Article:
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Epilepsia. 2014 Jul;55(7):994-1000. doi: 10.1111/epi.12668. Epub 2014 Jun 2.

Early onset epileptic encephalopathy caused by de novo SCN8A mutations.

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  • 1Department of Human Genetics, Graduate School of Medicine, Yokohama City University, Yokohama, Japan; Department of Clinical Neurology and Stroke Medicine, Yokohama City University, Yokohama, Japan.

Abstract

OBJECTIVE:

De novo SCN8A mutations have been reported in patients with epileptic encephalopathy. Herein we report seven patients with de novo heterozygous SCN8A mutations, which were found in our comprehensive genetic analysis (target capture or whole-exome sequencing) for early onset epileptic encephalopathies (EOEEs).

METHODS:

A total of 163 patients with EOEEs without mutations in known genes, including 6 with malignant migrating partial seizures in infancy (MMPSI), and 60 with unclassified EOEEs, were analyzed by target capture (28 samples) or whole-exome sequencing (135 samples).

RESULTS:

We identified de novo SCN8A mutations in 7 patients: 6 of 60 unclassified EOEEs (10.0%), and one of 6 MMPSI cases (16.7%). The mutations were scattered through the entire gene: four mutations were located in linker regions, two in the fourth transmembrane segments, and one in the C-terminal domain. The type of the initial seizures was variable including generalized tonic-clonic, atypical absence, partial, apneic attack, febrile convulsion, and loss of tone and consciousness. Onset of seizures was during the neonatal period in two patients, and between 3 and 7 months of age in five patients. Brain magnetic resonance imaging (MRI) showed cerebellar and cerebral atrophy in one and six patients, respectively. All patients with SCN8A missense mutations showed initially uncontrollable seizures by any drugs, but eventually one was seizure-free and three were controlled at the last examination. All patients showed developmental delay or regression in infancy, resulting in severe intellectual disability.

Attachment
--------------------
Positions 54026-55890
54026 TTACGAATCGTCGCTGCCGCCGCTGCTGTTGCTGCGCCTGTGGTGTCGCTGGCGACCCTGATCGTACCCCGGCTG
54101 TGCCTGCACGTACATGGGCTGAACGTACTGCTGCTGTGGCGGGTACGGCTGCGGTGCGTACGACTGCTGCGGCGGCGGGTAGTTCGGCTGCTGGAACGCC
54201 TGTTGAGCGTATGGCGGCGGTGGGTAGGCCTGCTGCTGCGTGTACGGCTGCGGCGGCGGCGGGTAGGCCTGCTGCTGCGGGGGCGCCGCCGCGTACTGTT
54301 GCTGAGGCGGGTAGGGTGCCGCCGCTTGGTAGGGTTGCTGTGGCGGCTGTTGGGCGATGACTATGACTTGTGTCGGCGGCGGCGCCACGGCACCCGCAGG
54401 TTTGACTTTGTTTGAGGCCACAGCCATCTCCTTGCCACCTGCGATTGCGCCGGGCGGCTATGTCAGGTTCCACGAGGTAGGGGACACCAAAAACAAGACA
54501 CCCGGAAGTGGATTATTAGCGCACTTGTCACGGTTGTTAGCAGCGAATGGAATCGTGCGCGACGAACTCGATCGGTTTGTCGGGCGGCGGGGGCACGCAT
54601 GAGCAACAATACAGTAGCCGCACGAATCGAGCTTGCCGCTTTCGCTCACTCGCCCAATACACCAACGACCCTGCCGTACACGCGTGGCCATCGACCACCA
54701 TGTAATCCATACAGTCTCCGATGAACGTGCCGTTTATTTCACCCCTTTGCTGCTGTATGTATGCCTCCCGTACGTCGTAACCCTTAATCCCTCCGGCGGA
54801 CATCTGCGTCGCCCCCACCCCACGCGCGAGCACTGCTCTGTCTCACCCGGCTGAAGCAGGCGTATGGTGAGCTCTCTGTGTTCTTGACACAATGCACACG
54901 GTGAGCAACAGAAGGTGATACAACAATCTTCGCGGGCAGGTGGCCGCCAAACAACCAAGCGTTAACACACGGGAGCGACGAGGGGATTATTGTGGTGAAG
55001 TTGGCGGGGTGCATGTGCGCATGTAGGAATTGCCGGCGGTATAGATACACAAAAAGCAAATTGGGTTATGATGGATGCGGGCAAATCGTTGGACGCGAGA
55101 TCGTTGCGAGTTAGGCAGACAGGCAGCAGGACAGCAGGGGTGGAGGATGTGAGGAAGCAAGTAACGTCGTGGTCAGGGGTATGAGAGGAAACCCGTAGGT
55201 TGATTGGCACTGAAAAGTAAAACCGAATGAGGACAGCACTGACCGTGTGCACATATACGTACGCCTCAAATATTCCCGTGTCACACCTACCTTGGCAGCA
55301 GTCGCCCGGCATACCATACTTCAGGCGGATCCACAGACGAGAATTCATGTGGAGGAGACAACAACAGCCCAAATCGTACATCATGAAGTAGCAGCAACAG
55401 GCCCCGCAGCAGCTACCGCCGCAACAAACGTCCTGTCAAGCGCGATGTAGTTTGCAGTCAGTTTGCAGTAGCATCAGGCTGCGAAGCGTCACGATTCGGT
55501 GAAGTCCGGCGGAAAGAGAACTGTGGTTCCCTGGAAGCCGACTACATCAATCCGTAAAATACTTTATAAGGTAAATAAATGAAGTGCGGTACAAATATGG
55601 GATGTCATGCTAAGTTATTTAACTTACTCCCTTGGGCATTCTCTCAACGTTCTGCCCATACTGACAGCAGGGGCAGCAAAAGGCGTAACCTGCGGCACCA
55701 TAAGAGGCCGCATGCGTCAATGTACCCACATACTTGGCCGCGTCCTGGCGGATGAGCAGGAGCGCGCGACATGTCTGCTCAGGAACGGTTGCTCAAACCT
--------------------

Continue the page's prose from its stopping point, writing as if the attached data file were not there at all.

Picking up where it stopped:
SIGNIFICANCE:

Our data reveal that SCN8A mutations can cause variable phenotypes, most of which can be diagnosed as unclassified EOEEs, and rarely as MMPSI. Together with previous reports, our study further indicates that genetic testing of SCN8A should be considered in children with unclassified severe epilepsy.

Wiley Periodicals, Inc. © 2014 International League Against Epilepsy.

KEYWORDS:

De novo mutation; Early onset epileptic encephalopathies; SCN8A

PMID:
24888894
[PubMed - indexed for MEDLINE]
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